Haruki Murakami ‘After Dark’ Review

We live two different lives [1]

murakami

Japanese author, Haruki Murakami’s After Dark is best taken in with a serving of sleep deprivation and to be devoured in those same nocturnal hours that After Dark occupies, letting the sleep starved mind meander with a free form jazz like experimentation of Murakami’s work into a surrealist vision that is shrouded in mystery.

Murakami uses Tokyo’s entertainment district, as a structure to blend the surreal with the mundane to form a balanced piece of magic realism. This neon landscape, sculpted by Murakami forms ‘a single collective entity created by many intertwining organism’[2] almost organic in its nature as it becomes a character in of itself that underpins the central figures much akin to the tone of Sophia Coppola’s Lost in Translation[3] meets a David Lynch style surrealism.

Following the tropes of magic realism, this is a world located between reality and the abstract qualities of dreams. Once again the leitmotifs of duality that Murakami explores in other works, such as: Hard-Boiled Wonderland and the End of the World[4] and The Wind-Up Bird Chronicle,[5] are at work here. Trapping the character’s likeness in mirrors, even after they have left the room and a sinister supernatural presence dwelling inside a television, which gives precedent to an alternate spiritual plane beyond the confines of reality. The lines of logic and reason are blurred as the passage of time continues until the inevitable dawn with the city itself resembling the character’s traits of duality from their day time counterparts.

In After Dark Murakami takes various angles of perspective that provides the reader opportune moments to close inspect the narrative world by using the perspective of a camera, scoping a scene in a very direct and sentient way.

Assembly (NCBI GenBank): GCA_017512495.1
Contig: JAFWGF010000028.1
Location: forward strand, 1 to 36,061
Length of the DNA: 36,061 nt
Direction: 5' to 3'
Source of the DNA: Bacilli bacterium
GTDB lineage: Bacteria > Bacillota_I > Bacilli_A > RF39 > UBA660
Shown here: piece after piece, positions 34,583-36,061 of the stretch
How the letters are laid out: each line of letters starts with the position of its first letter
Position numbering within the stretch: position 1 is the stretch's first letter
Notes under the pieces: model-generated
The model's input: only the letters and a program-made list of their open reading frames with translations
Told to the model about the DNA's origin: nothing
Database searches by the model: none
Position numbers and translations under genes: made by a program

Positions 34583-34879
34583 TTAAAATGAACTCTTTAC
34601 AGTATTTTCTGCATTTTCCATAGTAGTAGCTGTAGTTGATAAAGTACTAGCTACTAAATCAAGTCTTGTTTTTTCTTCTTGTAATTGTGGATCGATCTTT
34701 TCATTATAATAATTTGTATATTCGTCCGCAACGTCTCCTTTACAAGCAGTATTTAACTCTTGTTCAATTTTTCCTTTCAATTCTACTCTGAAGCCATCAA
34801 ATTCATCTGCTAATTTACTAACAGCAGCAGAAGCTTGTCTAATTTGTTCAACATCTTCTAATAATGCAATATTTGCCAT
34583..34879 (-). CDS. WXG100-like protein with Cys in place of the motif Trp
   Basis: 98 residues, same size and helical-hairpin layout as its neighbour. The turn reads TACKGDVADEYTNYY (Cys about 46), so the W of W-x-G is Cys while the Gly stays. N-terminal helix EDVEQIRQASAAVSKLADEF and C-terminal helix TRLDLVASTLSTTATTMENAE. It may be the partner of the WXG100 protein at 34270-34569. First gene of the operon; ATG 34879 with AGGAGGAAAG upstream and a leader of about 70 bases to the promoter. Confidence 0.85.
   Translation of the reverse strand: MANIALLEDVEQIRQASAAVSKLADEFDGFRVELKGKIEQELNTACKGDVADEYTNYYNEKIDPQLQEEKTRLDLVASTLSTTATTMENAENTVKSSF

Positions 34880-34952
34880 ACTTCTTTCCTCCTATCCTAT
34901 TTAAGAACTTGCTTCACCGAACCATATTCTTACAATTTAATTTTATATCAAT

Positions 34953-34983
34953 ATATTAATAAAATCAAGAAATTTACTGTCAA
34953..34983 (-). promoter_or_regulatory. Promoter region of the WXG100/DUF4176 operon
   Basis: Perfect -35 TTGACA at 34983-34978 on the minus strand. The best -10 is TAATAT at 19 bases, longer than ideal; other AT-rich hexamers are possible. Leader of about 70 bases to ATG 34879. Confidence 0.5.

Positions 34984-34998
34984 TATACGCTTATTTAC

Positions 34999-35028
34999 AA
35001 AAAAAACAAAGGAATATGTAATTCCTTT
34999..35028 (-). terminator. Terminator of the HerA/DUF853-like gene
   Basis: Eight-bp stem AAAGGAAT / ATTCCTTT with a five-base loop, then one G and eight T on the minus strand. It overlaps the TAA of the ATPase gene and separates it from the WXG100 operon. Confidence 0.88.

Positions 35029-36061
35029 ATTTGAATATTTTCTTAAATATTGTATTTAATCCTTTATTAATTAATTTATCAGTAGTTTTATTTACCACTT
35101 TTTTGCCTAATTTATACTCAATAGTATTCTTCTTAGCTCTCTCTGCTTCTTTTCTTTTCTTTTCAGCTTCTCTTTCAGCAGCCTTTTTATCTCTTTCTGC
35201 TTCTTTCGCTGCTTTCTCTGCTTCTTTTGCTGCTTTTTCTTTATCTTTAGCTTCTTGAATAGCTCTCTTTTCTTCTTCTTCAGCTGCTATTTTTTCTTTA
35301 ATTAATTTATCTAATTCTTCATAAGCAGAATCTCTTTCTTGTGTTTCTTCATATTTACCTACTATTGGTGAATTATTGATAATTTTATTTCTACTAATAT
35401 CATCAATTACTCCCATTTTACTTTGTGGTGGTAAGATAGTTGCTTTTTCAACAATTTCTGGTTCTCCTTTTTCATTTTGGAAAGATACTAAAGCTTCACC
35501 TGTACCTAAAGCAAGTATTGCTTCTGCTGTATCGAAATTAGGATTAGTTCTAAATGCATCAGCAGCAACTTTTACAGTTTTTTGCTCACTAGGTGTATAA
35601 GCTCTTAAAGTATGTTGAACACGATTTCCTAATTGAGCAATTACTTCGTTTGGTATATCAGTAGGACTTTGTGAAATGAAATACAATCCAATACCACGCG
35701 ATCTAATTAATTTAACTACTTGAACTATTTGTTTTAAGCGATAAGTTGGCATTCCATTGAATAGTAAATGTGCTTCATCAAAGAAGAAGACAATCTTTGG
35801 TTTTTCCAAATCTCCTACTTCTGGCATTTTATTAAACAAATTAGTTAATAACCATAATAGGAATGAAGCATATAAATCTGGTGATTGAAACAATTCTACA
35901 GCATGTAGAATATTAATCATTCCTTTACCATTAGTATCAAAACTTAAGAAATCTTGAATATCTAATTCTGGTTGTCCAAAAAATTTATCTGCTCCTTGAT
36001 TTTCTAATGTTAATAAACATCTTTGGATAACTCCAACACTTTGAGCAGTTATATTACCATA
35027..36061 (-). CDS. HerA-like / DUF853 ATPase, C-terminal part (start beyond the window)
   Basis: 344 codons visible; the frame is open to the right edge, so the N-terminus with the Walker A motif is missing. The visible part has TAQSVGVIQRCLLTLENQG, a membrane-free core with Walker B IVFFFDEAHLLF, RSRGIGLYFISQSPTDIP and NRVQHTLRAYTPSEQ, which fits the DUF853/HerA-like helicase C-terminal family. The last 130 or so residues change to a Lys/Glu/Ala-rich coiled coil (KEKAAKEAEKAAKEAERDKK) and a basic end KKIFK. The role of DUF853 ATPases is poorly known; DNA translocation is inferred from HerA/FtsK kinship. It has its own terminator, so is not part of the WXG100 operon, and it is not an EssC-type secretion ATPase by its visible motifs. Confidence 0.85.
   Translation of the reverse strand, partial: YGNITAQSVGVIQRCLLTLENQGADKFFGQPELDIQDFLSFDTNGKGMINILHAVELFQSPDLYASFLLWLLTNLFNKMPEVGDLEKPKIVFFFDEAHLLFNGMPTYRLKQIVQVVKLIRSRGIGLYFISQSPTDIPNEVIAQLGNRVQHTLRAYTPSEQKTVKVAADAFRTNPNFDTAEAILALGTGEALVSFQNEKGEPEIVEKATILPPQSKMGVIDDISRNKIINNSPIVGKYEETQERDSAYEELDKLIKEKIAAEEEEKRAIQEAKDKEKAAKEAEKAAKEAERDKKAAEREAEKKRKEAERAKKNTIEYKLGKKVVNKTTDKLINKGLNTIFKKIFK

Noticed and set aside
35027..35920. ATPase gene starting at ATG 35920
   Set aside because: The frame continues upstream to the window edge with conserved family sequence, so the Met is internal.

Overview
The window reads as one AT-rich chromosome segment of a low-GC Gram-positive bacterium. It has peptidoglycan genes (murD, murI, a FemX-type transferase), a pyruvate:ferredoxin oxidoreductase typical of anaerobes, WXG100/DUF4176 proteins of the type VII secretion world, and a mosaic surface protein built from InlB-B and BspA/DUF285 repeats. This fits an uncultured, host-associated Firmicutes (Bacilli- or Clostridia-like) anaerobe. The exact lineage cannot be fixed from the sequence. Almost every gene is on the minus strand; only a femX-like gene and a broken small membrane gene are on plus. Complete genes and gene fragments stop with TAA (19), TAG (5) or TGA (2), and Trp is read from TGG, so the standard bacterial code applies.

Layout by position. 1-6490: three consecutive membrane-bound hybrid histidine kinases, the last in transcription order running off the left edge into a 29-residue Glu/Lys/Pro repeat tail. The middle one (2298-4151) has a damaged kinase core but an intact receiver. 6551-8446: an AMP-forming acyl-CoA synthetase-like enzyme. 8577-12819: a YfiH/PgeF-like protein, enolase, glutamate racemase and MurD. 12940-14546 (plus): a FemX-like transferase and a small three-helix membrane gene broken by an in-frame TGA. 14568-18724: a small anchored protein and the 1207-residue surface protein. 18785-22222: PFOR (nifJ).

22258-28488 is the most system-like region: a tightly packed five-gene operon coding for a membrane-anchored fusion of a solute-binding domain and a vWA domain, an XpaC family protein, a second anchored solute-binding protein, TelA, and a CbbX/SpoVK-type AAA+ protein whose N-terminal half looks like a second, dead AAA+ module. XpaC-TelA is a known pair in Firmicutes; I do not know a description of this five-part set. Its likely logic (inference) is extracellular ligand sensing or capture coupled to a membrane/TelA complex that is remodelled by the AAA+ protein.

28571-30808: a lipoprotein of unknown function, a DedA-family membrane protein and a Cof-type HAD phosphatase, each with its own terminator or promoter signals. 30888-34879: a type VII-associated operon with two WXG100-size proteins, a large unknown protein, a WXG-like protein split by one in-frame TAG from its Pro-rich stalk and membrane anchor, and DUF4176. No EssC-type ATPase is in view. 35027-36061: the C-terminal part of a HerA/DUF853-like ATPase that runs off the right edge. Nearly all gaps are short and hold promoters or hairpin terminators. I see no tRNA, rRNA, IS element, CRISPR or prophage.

Our viewpoint takes the form of a mid-air camera that can move freely about the room.[6]

This technique takes in the plights of the characters and their various interactions, over the course of one night in metropolitan Tokyo, whist the narrator’s passive voice provides a basis to guide the perspective of the scene, much like a director, whilst maintaining this observational distance from the characters, allowing space for their own personality to guide the reader into surveying the scene for themselves.

In a brief overview, we are introduced to Mari, a reserved figure, keeping to herself, as a patron of a Denny’s, sipping coffee and smoking between reading. Her self-imposed alienation and deliberate anonymity, is interrupted by a conveyor of chance-interactions instigated by Takahasi: a trombone wielding student on the precipice of giving up on his dream to pursue law. We learn that he is an acquaintance of Mari’s older sister Eri, a once outgoing model, narcissistic in her nature, opposed to that of her sibling ‘the elder sister, Snow White; the younger sister, a little genius’.[7] We find Eri to be trapped in a two-month deep sleep that is described as ‘too pure, too perfect’[8] and appears to be haunted by a man whose face is covered by shrink wrapped plastic, obscuring his face, and is located inside her television. This television serves as a nightmarish portal into Eri’s room, the consequences of its existence could be grave, with Murakami specifically highlighting its significance early on and drawing our attention to it ‘[s]omething is about to happen in this room. Something of great significance’.[9] This provides a distance between Mari and Eri, for no discernible reason, with Eri’s chapters highlighting the duality between them, these moments bring attention to how the two sisters are both metaphorically and literally out of touch.